FROM Daniel Serwer
Peace Talks and Warfare in Syria In four and a half years, Syria's civil war has killed 250,000 people and displaced 12 million -- half the nation's entire population. Supporters of both sides agree there cannot be a military solution, but the fighting continues, now to include about 50 American Special Forces . The US and Russia joined 15 other nations last week -- including archrivals Iran and Saudi Arabia — to discuss a diplomatic solution. The al-Assad regime was not represented. The closed-door meeting produced nine points of agreement as well as plans to meet again soon, but international rivalries already threaten to derail any progress.
New Government Offensive in Syria The presence of multiple combat operations in Syria are all too evident today with news that Turkey has shot down a drone that intruded into its airspace while an offensive backed by Russian jets is underway near Aleppo. Daniel Serwer, professor of conflict management at the Johns Hopkins School of Advanced International Studies, offers an analysis of the situation.
The Syrian War and Its Humanitarian Crisis UN Secretary General Ban Ki-Moon said today there must be a third round of peace talks between Syria and its divided opponents. The second round collapsed over disputes about the agenda, and some diplomats have declared the effort a failure. It was an agreement between the US and Russia that got the talks started, with each backing a different side. What's the impact of the Ukrainian crisis?
Is Syria's Civil War Going Global? Syria tops the agenda as Presidents Obama and Putin meet at the G8 summit in Northern Ireland. After months of non-involvement, the US has promised some rebels small arms and ammunition , to be coordinated by General Salim Idriss, who heads the Supreme Military Council of the Free Syrian Army. But the rebels say they still don't know what to expect. Here at home, advocates of intervention accuse Obama of being led by events, while supporters say the situation is too uncertain to formulate policy goals. If Bashar al Assad stays in power, what are the consequences for Syria and the rest of the Middle East? Is it too late to force him to negotiate in good faith?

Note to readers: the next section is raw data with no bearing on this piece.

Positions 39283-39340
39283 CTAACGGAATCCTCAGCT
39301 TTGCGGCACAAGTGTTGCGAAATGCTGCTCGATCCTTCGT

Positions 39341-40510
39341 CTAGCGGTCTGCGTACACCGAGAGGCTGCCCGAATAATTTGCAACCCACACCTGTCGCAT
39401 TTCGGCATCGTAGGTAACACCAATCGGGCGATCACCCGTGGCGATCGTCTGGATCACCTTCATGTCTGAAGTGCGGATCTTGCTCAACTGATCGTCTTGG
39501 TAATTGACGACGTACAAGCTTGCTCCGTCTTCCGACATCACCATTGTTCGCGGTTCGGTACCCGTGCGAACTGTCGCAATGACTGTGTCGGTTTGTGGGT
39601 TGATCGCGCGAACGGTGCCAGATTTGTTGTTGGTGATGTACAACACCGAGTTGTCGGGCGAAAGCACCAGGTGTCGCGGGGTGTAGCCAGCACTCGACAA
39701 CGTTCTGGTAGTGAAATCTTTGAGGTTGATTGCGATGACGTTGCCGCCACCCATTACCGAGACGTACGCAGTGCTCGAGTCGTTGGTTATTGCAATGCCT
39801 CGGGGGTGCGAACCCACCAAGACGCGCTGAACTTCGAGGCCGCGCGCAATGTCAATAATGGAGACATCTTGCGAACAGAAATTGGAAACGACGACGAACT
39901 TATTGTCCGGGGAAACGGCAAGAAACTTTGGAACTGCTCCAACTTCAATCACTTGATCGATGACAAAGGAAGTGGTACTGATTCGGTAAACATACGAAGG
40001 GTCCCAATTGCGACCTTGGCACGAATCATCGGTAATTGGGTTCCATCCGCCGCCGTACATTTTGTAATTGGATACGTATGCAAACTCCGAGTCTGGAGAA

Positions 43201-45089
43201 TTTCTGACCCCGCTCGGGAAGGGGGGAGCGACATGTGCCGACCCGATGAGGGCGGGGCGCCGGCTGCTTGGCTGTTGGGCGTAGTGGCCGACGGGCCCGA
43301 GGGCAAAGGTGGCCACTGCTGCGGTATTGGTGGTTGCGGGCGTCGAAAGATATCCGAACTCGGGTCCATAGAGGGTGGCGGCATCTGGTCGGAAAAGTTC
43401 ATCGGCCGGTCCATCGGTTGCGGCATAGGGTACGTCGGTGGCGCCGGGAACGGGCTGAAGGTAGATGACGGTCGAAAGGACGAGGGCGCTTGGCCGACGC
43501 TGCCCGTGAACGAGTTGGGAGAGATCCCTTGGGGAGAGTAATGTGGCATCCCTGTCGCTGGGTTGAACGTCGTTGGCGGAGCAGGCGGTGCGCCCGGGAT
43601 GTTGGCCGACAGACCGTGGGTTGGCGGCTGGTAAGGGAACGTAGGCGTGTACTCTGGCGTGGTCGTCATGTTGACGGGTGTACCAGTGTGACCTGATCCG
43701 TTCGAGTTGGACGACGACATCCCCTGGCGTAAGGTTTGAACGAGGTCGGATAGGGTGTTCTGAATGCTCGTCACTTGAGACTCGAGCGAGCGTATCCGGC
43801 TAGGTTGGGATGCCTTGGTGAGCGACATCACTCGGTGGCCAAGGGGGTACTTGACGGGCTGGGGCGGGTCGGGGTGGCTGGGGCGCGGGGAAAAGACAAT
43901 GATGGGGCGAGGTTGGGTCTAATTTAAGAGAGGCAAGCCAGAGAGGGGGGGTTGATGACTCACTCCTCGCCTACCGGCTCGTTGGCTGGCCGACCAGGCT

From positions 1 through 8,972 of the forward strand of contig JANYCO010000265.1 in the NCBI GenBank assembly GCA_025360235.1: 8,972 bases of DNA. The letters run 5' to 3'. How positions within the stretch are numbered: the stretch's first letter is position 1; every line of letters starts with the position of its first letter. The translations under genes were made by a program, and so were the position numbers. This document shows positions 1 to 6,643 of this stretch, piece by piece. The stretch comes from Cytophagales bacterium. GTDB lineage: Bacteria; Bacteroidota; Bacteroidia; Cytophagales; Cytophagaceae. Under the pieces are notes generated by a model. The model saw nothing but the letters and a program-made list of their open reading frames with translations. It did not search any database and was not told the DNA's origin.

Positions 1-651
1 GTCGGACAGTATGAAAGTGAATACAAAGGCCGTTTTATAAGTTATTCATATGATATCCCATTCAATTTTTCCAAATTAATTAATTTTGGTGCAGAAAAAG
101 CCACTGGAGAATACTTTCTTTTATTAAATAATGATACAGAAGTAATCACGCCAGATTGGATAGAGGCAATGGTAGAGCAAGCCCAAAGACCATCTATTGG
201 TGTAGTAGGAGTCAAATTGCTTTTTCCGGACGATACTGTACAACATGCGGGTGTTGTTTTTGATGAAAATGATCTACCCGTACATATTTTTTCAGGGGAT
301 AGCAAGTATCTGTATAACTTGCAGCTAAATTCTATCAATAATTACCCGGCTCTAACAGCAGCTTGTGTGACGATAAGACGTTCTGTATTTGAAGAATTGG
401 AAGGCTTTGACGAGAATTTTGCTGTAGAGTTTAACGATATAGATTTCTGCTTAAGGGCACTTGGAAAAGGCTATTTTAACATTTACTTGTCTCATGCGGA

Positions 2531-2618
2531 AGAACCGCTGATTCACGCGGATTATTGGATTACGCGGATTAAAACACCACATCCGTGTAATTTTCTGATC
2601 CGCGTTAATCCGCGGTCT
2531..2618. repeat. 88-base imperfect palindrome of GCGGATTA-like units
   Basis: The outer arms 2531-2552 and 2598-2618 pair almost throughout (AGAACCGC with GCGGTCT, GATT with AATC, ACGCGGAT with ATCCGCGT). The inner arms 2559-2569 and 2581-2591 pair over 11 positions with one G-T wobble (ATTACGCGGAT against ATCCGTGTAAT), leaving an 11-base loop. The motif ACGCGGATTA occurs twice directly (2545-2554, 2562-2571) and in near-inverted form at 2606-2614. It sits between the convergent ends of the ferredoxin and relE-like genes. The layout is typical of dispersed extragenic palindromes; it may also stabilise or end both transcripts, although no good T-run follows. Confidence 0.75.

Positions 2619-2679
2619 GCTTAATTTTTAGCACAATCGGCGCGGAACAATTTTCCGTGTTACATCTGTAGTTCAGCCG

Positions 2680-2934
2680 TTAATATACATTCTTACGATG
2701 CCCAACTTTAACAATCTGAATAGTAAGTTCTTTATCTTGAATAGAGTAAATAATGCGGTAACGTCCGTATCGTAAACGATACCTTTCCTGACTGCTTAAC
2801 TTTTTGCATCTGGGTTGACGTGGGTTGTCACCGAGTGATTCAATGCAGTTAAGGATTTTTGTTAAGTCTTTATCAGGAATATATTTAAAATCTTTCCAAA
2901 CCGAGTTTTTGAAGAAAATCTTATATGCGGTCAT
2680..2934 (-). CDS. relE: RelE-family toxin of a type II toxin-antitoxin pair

Trump plays scolder-in-chief with NATO allies At the opening of NATO’s dramatic new headquarters in Brussels today, President Trump acknowledged that Article 5 — promising that “an attack on one nation is an attack on all” -- has only been invoked one time: in the aftermath of September 11. But the President failed to provide what 27 other Alliance members have been waiting for: a re-commitment by America’s new leader to Article 5. Instead, they got a scolding.
Trump's 'America First' goes missing abroad In the Middle East, President Trump is changing some policies of the Obama Administration—and reversing his own campaign attacks on Islam as a religion that "hates us." We hear about his visit to Saudi Arabia and what's at stake for the rest of his foreign excursion.
Terrorism and tweets, hate speech and murder Just days before an election, Britain is coping with a rash of deadly terrorism, and Prime Minister Theresa May is on the defensive. And again today, President Trump has tweeted criticism of the Mayor of London. Later, a double murder in Portland, Oregon has revealed the ugly past of a supposedly “progressive” city. One immediate question: is “hate speech” protected by the First Amendment?
Will the Senate write a healthcare bill in secret? While Democrats and Republicans argue White House relations with Russia, another question is being decided behind closed doors: who gets help buying health insurance and who doesn't? We hear how the pros and cons are being shrouded in secrecy.